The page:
Atmospheric

Mountain landscapes are often seen at their best when the atmospherics – light, shadow,  cloud and mist – combine to tease the viewer. It’s nature’s version of a striptease. Tantalising. You wait for the full reveal but it never happens.

Somewhat counter to its normal behaviour the Matterhorn, on this morning, stood proudly and largely clear of cloud, but the vast range of peaks forming the north-west side of the Zermatt valley coquettishly danced to a different tune. And I’m so glad they did.IMG_7508_wpIn situations like this I find myself instinctively drawn to a B&W interpretation. In part because that was the medium that shaped my early work, and in part because it was how I viewed the Alps through the superb photography of many great alpine photographers. It also suits the scene so well. Colour frequently adds a ‘cast’ in conditions like these, which can be very difficult to remove entirely. And the use of the B&W medium allows a little additional licence to balance light and shade. Sometimes you just can’t beat B&W – it has that edge.

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About LensScaper

Hi - I'm a UK-based photographer who started out 45+ years ago as a lover of landscapes, inspired by my love of outdoor pursuits: skiing, walking and climbing. Now retired, I seldom leave home without a camera and I find images in unexpected places and from different genres. I work on the premise that Photography is Art and that creativity is dependent on the cultivation of 'A Seeing Eye'. I'm not averse to manipulating images to produce derivatives that may sometimes be far removed from the original.
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19 Responses to Atmospheric

  1. oneowner says:

    Right. I think black and white tends to bring out the drama in a scene like this. Well done.

  2. Super image Andy – I think I’m enjoying your ski trip (almost!) as much as you.

  3. suej says:

    Agreed re that ‘edge’ with black & white! Isn’t it great that there was no colour film in the earlier days, so those of us above a certain age grew up with black and white!!

  4. shoreacres says:

    Black and white certainly shows off that “edge” in this image. It’s glorious. I think the contrast between the solidity of the mountain and the light, ephemeral clouds is even more dramatic because of your treatment. A wonderful vision!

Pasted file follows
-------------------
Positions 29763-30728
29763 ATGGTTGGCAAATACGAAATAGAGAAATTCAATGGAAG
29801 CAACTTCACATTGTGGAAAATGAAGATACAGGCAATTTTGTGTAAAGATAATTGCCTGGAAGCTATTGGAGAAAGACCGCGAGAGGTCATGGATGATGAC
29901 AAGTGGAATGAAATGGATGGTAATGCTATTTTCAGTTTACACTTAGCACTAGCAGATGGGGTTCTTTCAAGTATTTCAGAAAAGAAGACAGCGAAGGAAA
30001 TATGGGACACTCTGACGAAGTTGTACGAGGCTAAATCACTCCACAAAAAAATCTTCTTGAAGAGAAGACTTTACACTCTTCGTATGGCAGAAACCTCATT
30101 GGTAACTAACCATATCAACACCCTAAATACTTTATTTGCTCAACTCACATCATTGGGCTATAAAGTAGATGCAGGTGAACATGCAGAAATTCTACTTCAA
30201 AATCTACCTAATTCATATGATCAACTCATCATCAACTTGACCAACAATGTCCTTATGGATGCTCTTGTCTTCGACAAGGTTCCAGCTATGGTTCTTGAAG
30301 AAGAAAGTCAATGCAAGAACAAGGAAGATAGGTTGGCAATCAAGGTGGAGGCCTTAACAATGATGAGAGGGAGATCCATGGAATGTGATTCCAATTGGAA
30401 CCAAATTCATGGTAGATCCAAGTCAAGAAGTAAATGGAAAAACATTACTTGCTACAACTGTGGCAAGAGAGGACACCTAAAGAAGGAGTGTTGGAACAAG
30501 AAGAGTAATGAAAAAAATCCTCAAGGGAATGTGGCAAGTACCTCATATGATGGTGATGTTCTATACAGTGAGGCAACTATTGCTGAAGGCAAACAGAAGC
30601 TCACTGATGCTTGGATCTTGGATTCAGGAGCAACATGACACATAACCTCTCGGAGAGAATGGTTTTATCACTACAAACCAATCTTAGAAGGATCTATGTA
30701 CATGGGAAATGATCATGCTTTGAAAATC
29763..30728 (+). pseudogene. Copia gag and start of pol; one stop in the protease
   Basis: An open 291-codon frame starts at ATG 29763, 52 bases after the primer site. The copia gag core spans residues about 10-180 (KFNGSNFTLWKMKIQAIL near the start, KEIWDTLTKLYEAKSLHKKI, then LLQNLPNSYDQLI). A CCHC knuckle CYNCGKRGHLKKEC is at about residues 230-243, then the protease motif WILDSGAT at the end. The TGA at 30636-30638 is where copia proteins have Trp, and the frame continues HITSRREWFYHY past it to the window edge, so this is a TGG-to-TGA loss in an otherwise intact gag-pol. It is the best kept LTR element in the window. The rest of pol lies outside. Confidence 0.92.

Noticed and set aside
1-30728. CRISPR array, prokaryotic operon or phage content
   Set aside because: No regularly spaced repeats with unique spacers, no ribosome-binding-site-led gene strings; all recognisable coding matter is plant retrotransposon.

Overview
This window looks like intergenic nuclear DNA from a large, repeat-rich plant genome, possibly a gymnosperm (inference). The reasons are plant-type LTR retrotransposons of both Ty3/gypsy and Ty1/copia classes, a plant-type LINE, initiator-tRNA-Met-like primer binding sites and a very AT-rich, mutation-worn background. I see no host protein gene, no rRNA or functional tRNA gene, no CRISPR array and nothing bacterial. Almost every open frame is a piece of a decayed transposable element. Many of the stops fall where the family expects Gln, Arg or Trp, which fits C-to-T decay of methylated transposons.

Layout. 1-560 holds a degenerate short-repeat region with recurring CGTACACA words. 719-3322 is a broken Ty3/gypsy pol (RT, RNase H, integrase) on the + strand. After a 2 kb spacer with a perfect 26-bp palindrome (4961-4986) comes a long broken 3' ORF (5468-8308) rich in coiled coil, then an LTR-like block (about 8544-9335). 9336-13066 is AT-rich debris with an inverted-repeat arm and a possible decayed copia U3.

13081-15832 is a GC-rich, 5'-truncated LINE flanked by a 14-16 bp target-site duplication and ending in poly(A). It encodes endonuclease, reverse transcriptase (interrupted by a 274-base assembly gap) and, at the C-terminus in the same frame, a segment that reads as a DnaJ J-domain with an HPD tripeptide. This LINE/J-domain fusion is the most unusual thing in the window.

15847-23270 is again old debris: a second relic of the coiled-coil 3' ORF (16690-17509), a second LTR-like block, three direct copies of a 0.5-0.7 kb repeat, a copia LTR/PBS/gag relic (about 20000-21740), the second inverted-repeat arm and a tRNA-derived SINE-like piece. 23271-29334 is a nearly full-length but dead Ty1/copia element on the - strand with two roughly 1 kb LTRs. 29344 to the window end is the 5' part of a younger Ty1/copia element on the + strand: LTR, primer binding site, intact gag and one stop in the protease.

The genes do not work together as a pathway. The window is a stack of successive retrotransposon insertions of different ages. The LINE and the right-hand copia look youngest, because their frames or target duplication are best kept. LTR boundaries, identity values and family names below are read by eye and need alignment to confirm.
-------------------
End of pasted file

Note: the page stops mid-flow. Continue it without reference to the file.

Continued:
• LensScaper says:

      This view was certainly something rather special, Linda. And the effect only really works in winter – when clouds ethereally flirt with the peaks in summer a lot of the drama is lost because there isn’t that same tonal drama. Thanks Linda.

  5. mark says:

    The images you posted yesterday and today are breathtaking Andy.

  6. Chillbrook says:

    Superb tonal range! Wonderful texture! Smashing photo Andy!

  7. Breathtaking photo, Andy. I feel as though I am on the mountain myself. Really nicely done.

    • LensScaper says:

      Thank you Jimi. It was a breathtaking view. Nature does the hard work, the only work on my part was the good fortune of skiing to the right place at the right time.

  8. E. Brooks says:

    “Promoting” mountain landscape weather conditions as a striptease is certainly one way to awaken interest but this shot needs no additional stimulation — it’s wonderful!

  9. Len says:

    The B&W choice really emphasizes the light and shadows and translate its ruggedness Andy.

    • LensScaper says:

      The light was really rather special, and the clouds clinging to the higher peaks has created a separation between the ranges which is not normally apparent. Thanks Len.

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